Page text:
COROLLA, N.C. (WAVY) — A local conservation group is recognizing tour drivers for saving the lives of some of the area’s wild horses.
In a post on Facebook, Corolla Wild Horse Fund posted about two dangerous situations tour groups came across.
Earlier this month, a tour group came across some horses eating watermelon that was scattered on the road.
The guide stopped the tour, shooed the horses away and picked up the watermelon, likely saving the horses some major discomfort or possibly even death, according to herd manager Meg Puckett.
“It’s not a part of their natural diet,” Puckett said. “Horses have really sensitive digestive systems, so any time you introduce something that they’ve never had before or they don’t eat on a regular basis, it can make them very sick.”
Eating unfamiliar foods can cause a condition called colic, which can kill a horse. They can also choke on foods that domestic horses might enjoy, like carrots, watermelon and apples.
A few days later, Puckett got a call from county dispatch about a wild horse stuck on a fence.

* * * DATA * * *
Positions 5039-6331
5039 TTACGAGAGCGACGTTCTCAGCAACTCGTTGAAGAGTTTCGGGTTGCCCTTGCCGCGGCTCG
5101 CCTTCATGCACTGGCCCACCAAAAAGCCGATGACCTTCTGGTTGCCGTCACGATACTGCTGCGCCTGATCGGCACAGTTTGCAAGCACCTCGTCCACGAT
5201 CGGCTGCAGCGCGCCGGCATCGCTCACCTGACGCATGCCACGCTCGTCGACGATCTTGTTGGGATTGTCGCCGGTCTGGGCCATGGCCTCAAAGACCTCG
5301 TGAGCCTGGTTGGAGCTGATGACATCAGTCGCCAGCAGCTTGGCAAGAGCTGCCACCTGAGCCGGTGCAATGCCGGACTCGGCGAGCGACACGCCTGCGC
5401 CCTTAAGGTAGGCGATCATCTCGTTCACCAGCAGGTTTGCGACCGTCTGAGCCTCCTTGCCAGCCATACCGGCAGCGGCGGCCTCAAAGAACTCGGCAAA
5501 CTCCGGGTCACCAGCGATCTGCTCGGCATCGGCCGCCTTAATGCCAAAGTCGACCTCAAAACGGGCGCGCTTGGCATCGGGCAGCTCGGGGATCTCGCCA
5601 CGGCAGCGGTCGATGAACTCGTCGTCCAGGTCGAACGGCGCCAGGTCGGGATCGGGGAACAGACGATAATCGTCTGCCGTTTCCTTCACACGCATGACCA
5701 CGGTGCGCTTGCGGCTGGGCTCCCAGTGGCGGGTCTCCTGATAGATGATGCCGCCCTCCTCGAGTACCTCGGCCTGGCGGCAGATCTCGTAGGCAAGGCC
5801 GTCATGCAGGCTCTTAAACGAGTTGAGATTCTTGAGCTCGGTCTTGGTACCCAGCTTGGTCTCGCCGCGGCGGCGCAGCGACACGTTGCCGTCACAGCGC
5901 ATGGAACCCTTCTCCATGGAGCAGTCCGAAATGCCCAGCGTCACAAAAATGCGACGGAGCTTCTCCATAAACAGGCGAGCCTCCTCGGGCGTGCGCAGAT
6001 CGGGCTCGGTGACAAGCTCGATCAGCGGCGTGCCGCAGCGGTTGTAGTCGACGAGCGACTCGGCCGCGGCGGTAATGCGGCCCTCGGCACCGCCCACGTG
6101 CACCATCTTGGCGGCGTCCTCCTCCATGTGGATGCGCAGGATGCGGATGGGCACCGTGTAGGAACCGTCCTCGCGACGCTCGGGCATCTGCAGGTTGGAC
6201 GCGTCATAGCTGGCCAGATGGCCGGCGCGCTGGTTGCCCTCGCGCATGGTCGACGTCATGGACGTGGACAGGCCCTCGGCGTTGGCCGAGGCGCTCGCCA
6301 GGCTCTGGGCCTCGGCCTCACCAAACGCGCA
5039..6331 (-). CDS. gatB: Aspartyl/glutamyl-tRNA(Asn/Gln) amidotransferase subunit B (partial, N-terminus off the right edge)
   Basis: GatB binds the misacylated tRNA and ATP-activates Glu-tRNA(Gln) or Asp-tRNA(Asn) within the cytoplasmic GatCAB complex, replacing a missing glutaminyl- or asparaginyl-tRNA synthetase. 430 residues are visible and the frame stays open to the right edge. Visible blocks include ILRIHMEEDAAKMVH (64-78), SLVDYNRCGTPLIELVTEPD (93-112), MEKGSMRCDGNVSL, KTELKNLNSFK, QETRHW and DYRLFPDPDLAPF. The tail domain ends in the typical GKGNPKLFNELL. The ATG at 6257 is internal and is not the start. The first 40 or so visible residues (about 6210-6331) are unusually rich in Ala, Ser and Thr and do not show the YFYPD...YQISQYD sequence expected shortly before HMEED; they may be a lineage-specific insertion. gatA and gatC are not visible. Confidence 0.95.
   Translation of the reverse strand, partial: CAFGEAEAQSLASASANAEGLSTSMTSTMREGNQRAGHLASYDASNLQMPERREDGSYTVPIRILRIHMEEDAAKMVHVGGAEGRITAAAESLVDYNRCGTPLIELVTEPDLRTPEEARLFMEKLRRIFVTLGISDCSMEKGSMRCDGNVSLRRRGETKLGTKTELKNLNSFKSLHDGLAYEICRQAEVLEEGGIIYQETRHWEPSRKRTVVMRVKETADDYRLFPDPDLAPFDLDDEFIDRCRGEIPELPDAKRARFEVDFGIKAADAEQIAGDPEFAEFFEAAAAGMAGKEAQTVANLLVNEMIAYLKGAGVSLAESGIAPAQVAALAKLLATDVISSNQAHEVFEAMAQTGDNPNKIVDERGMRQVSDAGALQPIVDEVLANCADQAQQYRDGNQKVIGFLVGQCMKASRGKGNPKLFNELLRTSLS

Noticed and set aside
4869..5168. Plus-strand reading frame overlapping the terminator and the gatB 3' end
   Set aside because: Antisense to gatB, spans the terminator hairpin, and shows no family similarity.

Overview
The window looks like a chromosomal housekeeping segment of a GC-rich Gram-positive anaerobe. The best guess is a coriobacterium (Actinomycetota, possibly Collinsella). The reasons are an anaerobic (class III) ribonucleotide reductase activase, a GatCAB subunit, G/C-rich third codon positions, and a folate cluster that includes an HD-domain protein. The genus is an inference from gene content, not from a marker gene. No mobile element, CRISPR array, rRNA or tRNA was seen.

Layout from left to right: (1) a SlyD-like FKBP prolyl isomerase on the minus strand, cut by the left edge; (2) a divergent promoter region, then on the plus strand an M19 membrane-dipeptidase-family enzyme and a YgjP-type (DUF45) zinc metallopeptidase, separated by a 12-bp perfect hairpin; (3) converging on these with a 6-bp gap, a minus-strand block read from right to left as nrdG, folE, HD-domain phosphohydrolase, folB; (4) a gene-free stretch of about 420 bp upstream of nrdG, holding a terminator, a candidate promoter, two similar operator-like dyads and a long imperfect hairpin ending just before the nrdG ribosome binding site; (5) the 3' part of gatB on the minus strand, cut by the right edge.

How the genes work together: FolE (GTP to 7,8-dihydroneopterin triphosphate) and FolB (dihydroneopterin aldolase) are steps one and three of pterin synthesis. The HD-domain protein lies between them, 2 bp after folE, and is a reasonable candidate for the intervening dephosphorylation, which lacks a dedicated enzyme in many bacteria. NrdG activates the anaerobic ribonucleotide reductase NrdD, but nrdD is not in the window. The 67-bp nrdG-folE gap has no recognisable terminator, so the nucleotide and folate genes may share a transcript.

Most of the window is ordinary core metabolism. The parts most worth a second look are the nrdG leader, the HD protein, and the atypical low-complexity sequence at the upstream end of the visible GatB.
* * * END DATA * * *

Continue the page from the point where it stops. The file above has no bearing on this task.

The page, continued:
Once again, wild horse tour drivers saved the day, first calling Puckett to get permission to approach the horse, since it is against the law under normal circumstances.
“Because we work with these tour drivers, they go through training with us, we talk to them on a regular basis […] I trusted them to be able to do that.”
The drivers were able to free the young horse, and she walked away uninjured.
“It’s not the first time it’s happened and I doubt it will be the last time,” Puckett said. “She’s just a baby, so just like babies of any species, they have to figure out how to use their legs.”
Puckett says as long as everyone stays 50 feet from the horses and doesn’t feed them, both horses and humans will stay safe.
“If people want [the horses] to be there for many more generations, they just need to follow the rules and stay away and watch them from a distance,” she said.